Concordantly (ergo, vis-à-vis) with the release of Bridgetown 1.1, we will be releasing an official plugin to provide ActiveRecord support within Bridgetown.
Why, you may ask, would you need to access a database from a Bridgetown site?
In fact, why not?
Just because you’re using a static site generator doesn’t mean you should be banned from accessing a database. If you already have a Rails app or other means of creating and managing data, being able to access that same database directly from Bridgetown during the build process means you don’t need to go to the extra trouble of building a REST API or something to that effect for data transfer within Bridgetown. Rather you could stick some ActiveRecord models right into your repo, pull stuff right out of the database, and you’re golden!
Not to mention since Bridgetown also has full dynamic routing/SSR abilities thanks to its Roda integration, once you add ActiveRecord you can do all sorts of fun things like build user signups and handle online payments and process form submissions…the list goes on and on!
Our ActiveRecord plugin will provide full support for generating database schemas and running migrations courtesy of the standalone_migrations gem, and it will also save up-to-date schema information in comment blocks at the top of models courtesy of the annotate_models gem. Plus hot reloading via Zeitwerk (including Concerns), along with the expected YAML DB config which seamlessly maps to Bridgetown development, test, and production environments…well, it’s exactly the streamlined DX you’d expect.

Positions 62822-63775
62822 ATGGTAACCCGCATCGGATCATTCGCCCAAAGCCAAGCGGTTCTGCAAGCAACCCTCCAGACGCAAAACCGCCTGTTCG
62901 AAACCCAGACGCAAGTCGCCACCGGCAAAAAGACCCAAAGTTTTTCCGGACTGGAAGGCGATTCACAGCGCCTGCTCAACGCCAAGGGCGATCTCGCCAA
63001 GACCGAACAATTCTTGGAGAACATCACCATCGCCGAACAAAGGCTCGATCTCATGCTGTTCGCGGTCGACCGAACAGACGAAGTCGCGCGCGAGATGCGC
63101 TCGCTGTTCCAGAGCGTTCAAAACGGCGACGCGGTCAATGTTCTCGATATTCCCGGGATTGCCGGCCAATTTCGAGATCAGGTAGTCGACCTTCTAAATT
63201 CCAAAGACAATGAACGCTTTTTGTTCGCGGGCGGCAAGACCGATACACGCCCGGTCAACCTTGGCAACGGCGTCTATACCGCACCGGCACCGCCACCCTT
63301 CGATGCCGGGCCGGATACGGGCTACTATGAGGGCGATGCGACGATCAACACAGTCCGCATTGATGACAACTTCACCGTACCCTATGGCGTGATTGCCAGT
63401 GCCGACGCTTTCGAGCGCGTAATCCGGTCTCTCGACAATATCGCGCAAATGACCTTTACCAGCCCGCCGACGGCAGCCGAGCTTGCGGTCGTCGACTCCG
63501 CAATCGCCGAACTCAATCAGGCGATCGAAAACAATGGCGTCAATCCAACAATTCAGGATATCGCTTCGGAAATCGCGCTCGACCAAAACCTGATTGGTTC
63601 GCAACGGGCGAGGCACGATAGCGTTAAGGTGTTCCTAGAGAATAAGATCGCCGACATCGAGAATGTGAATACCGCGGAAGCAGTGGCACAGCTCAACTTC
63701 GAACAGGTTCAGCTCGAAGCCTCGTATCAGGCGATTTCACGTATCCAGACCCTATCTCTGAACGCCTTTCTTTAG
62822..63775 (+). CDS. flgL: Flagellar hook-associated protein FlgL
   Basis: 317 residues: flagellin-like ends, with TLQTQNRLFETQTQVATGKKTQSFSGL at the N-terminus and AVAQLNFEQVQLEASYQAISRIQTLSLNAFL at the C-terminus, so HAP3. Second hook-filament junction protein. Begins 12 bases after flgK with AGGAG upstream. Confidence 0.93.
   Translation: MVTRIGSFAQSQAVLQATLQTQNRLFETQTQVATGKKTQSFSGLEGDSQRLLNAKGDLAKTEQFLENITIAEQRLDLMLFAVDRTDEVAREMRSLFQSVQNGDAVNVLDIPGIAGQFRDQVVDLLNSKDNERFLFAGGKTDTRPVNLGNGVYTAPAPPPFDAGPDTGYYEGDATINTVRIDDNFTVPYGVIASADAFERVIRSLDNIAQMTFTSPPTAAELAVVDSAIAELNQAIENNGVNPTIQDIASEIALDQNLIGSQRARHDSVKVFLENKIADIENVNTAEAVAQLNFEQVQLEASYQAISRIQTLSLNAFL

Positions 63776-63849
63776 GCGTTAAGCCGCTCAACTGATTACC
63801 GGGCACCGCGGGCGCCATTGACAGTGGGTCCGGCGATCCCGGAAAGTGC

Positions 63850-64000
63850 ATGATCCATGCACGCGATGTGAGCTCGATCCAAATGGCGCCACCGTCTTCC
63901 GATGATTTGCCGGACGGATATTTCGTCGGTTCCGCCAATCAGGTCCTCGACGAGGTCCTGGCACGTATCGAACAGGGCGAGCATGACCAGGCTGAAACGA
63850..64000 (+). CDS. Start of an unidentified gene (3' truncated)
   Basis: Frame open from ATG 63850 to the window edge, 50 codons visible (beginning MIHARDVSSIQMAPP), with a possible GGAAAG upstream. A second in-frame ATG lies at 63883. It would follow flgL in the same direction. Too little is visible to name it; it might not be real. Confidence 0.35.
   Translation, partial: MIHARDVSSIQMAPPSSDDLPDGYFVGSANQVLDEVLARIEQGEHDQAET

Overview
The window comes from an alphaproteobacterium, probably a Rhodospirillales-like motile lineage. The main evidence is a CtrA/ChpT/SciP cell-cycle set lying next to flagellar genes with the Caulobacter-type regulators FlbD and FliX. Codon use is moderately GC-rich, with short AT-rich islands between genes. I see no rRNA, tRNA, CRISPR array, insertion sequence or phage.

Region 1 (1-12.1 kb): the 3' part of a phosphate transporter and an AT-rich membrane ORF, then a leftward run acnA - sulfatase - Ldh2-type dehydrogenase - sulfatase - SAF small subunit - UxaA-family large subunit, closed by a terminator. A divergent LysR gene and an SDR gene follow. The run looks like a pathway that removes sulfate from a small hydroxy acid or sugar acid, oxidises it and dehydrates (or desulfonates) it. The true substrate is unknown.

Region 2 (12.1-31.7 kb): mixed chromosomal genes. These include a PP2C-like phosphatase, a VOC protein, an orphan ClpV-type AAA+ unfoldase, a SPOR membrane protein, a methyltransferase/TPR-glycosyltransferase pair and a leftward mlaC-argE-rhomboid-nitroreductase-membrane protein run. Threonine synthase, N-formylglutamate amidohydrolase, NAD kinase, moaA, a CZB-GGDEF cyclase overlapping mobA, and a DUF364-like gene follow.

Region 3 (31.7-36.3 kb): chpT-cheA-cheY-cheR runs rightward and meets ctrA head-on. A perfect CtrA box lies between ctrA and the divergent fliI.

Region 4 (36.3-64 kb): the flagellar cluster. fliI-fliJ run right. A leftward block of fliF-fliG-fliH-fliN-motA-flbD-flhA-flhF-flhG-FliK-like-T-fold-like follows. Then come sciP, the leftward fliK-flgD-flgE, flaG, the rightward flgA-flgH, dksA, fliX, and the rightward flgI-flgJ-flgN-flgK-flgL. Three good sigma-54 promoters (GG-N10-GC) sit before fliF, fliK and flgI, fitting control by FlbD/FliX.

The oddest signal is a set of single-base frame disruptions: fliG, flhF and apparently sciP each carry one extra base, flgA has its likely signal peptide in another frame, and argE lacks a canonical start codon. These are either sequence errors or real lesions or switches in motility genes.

Over time we anticipate this becoming the most productive ActiveRecord integration outside of Rails itself, and it’ll likely give many integrated database solutions in other non-Ruby SSGs and web frameworks a run for their money.
Auth + Auth
Building on top of ActiveRecord support, we’re working on a simple auth + auth solution—aka authentication paired with authorization. Authentication is verifying a known user can log in and stay logged in, and authorization is making sure the user only has access to what you allow (aka only admins should be able to access admin areas, etc.)
For authentication, we’re making use of Rails’
has_secure_password feature combined with Roda’s secure encrypted cookie-based
session plugin. It will intentionally be barebones: email/password and that’s it. We will likely refrain from tackling OAuth, SSO, or any other advanced auth scheme any time in the near future. This is for people who literally just need a simple email/password signup feature. Which in this humble author’s opinion is perfectly fine for most general public websites.